Ranking Member Garcia’s Opening Statement at Subcommittee Hearing on Resettlement of Unaccompanied Migrant Children
Washington, D.C. (April 18, 2023)—Below is Ranking Member Robert Garcia’s opening statement, as prepared for delivery, at today’s Subcommittee on National Security, the Border, and Foreign Affairs hearing on the resettlement of unaccompanied migrant children.
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Ranking Member Robert Garcia
Subcommittee on National Security, the Border, and Foreign Affairs
Hearing on “Oversight of the Office of Refugee Resettlement’s Unaccompanied Alien Children Program”
April 18, 2023
Thank you for yielding, Mr. Chairman. The Office of Refugee Resettlement has an absolutely critical mission.
Let’s be clear: reports that children are being placed in unsafe conditions are outrageous and unacceptable. The agency supports people who come here with a legal asylum claim, who come as refugees, or who are victims of trafficking. These are some of the most vulnerable people on earth. All these people need a helping hand as they build lives in this country. Real patriotism is about helping each other. With a little help, immigrants, refugees and asylees make huge contributions to our communities and make our whole country stronger.
I came to this country as an immigrant, as a small child. It was hard for my family, but we worked hard. I am fighting every day to give others the opportunity that I was fortunate to receive.
One of the most critical things we can do is to make sure that the Office of Refugee Resettlement is able to pursue its mission. When an unaccompanied child arrives at the border, the child is quickly transferred out of the custody of the Department of Homeland Security and to the Office of Refugee Resettlement, who are tasked with placing in the least restrictive setting that is in the best interests of the child, while the legal immigration process proceeds. That process allows the Department of Homeland Security to do its job while protecting the children.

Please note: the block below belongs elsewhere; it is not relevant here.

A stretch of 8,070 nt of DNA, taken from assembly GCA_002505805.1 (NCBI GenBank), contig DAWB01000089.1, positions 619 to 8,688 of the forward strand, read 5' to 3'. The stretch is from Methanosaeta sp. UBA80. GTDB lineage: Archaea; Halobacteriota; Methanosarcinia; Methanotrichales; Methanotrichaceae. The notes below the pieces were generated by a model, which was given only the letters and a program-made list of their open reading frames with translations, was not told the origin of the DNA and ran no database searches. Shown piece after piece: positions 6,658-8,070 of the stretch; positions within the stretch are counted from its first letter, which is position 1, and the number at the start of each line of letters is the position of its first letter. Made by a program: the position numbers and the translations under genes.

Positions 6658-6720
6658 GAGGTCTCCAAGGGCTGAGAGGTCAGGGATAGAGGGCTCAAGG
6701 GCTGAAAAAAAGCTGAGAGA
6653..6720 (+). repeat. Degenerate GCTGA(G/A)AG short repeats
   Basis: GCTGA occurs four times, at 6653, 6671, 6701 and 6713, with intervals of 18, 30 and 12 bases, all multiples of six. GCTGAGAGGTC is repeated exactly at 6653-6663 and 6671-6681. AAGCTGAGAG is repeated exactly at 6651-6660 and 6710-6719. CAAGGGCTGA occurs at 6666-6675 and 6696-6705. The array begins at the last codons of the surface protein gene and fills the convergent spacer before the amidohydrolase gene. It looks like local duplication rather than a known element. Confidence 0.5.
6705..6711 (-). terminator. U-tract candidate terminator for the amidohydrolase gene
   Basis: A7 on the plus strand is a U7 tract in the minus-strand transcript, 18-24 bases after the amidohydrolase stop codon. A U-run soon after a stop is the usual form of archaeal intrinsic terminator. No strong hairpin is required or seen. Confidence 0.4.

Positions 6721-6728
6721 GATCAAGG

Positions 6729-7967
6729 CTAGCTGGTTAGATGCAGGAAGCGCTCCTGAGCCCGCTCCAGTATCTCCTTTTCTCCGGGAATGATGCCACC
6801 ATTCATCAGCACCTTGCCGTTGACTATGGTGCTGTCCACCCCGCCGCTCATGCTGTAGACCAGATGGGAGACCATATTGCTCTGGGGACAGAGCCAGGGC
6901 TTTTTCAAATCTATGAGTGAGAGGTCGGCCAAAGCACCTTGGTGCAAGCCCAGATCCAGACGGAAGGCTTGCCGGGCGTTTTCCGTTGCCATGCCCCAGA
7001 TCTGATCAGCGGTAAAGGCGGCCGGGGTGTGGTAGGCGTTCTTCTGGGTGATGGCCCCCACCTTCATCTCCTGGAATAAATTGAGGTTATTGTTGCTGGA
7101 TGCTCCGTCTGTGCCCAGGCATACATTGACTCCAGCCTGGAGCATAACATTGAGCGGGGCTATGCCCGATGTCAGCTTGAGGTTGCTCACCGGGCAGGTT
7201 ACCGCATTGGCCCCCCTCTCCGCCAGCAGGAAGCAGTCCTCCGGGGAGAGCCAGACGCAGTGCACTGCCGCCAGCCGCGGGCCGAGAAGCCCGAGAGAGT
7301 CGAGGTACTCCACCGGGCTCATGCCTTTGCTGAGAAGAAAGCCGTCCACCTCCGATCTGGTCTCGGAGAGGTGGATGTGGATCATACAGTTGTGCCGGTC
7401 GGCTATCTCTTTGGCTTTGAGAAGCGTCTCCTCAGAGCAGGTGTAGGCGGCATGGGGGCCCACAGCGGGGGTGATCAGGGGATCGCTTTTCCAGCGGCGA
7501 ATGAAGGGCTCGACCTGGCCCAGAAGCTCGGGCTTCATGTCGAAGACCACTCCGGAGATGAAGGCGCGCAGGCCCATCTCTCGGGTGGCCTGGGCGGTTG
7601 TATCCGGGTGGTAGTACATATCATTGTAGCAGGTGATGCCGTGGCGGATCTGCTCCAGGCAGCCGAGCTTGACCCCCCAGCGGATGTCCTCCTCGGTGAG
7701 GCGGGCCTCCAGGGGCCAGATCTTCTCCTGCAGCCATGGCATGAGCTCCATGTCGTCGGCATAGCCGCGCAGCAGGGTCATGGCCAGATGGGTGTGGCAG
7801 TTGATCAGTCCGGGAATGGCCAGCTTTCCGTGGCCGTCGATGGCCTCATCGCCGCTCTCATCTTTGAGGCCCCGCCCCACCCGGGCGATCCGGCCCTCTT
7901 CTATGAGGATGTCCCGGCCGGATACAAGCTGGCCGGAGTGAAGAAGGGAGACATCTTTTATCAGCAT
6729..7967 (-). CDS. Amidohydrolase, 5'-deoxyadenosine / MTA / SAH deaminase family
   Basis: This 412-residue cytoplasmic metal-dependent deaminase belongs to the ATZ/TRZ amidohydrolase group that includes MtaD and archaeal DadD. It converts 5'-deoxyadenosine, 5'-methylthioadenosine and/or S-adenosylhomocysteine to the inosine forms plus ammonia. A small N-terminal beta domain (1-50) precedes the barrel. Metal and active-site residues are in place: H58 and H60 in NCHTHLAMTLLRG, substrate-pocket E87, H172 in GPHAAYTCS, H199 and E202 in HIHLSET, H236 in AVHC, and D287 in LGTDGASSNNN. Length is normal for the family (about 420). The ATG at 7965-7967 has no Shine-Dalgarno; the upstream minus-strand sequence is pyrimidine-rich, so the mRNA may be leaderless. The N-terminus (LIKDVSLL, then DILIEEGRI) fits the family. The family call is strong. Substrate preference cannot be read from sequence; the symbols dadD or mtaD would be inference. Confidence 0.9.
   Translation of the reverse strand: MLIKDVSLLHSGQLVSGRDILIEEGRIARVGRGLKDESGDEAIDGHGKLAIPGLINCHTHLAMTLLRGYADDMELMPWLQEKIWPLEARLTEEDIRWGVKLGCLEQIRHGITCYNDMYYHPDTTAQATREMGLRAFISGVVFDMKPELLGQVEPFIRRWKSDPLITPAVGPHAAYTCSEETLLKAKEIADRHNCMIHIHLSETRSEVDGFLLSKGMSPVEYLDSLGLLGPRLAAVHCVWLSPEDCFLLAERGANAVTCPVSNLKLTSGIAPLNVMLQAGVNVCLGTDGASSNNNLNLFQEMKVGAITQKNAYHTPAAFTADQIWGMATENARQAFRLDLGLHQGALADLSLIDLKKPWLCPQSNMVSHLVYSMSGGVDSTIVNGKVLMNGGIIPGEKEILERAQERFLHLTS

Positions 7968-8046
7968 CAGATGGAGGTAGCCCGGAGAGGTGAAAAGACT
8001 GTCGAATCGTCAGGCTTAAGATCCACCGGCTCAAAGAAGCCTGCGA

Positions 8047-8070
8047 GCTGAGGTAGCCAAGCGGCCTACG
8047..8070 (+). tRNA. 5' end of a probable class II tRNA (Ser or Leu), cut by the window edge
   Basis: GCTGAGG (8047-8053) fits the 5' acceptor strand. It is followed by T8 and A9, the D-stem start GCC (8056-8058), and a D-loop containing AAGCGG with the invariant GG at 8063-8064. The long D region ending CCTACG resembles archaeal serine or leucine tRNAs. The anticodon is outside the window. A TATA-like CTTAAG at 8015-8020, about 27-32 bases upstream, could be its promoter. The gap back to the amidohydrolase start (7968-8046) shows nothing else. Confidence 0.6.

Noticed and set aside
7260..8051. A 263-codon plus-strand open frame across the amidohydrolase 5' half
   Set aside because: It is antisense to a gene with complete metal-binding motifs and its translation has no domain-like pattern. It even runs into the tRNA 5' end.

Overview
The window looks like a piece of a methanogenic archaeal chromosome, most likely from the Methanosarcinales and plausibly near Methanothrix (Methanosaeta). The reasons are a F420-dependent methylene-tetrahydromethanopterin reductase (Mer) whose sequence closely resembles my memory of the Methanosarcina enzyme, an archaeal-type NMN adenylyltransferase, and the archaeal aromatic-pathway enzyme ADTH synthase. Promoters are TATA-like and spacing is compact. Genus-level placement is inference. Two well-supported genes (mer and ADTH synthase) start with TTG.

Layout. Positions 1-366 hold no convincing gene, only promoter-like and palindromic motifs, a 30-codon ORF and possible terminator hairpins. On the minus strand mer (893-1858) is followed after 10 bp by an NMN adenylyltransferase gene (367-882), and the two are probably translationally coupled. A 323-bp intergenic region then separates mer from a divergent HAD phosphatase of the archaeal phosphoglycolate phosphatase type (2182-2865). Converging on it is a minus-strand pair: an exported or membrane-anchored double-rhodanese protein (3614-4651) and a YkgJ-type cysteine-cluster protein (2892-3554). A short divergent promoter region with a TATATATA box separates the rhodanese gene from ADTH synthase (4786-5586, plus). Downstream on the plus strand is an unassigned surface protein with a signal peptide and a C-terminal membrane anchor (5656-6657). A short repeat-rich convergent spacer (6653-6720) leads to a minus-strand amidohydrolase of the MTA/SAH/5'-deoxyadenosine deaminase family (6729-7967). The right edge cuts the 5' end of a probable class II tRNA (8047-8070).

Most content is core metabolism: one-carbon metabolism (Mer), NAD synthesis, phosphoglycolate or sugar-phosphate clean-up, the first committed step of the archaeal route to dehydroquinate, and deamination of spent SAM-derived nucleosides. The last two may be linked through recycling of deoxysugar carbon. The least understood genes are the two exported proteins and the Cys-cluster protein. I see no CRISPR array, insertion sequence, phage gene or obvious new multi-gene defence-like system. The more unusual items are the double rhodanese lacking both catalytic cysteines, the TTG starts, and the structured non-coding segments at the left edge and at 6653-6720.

Let’s be clear: we are never putting kids in cages again. When children are held in government custody apart from their primary caregivers for long periods, they suffer profound and long-lasting injury. Studies of immigrant children detained in the United States reveal high rates of PTSD, anxiety, depression, and suicidal ideation. That means we need a system to get kids out of unsafe shelter conditions, and into supportive sponsor homes.
But New York Times reports make clear that we are falling short. Kids are being placed in exploitative conditions. We need to do more to make sure they are placed in safe conditions. And they must never be forced into child labor.
We need to make sure there are enough trained and qualified case managers to cope with the influx of children at the border, and that plans and systems are in place to deal with existing demand. We need more vetting of sponsors, and to flag suspicious patterns.
HHS must ensure that immediate follow-up happens when children request assistance regarding labor exploitation or the safety and security of their placement.
We also need a serious conversation about how to make sure we are fully enforcing our labor laws and holding corporations accountable when they knowingly and illegally profit from child labor. I support legislation to crack down on these unethical employers.
We need to make sure that unaccompanied children have the full range of services they need, including mental health care, to keep them safe. And my Democratic colleagues are absolutely committed to securing those resources.
What I won’t do is be silent as the majority attacks the right to asylum. Tomorrow, the GOP will mark up a bill in the judiciary committee to:
- Prohibit the government from operating or funding any programs providing legal advocacy and protections for these vulnerable children;
- Strip funding back to FY 2022 levels, which will virtually eliminate ORR’s ability to fund any form of post-release and support services for unaccompanied children.
- Deport the kids highlighted in the New York Times articles and subject them to mandatory detention;
- End asylum at the border and immediately send children attempting to escape violence, poverty, and environmental disaster back to where they were fleeing or forcing them to remain in Mexico.
These are not solutions.
I’m not going to stand by when people who applauded President Trump’s family separation policy, who support forcing more and more asylum seekers to stay in unsafe conditions in Mexico, or who praise Stephen Miller try to claim that President Biden isn’t doing enough to protect migrant children.
If you are serious about this hearing, stop talking about ending asylum and gutting funding for the Department of Health and Services and for the Department of Labor.
With that I yield back.